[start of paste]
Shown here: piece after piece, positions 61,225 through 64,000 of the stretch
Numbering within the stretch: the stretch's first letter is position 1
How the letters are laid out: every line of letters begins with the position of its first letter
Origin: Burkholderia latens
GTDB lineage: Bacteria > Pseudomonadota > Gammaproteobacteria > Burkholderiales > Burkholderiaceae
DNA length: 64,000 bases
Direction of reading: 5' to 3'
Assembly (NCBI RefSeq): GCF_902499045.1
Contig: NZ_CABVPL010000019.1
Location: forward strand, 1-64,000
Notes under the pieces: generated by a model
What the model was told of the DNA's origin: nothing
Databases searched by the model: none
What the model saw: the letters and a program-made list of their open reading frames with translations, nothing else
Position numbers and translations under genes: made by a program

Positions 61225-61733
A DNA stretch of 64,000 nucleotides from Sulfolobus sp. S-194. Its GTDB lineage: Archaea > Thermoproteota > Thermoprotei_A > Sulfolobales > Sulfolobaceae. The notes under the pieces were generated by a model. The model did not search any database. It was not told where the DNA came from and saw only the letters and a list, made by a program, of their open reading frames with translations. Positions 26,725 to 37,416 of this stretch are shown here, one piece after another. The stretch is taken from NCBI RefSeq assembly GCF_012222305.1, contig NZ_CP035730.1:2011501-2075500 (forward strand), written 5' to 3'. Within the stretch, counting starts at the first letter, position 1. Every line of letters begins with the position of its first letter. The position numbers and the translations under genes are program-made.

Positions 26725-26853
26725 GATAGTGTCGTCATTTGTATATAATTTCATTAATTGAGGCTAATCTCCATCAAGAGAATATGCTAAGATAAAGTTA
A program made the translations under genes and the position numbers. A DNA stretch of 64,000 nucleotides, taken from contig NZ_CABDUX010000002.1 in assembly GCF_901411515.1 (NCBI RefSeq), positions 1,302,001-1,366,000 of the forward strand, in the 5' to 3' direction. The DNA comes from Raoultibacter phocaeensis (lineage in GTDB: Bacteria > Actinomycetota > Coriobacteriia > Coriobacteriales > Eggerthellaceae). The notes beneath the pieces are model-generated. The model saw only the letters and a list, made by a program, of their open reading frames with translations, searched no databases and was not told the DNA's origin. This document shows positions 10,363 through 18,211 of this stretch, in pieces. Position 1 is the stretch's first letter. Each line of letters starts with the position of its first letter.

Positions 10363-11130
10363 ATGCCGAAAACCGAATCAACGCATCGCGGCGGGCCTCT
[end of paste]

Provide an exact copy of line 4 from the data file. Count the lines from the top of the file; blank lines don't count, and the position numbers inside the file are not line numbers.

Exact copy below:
Origin: Burkholderia latens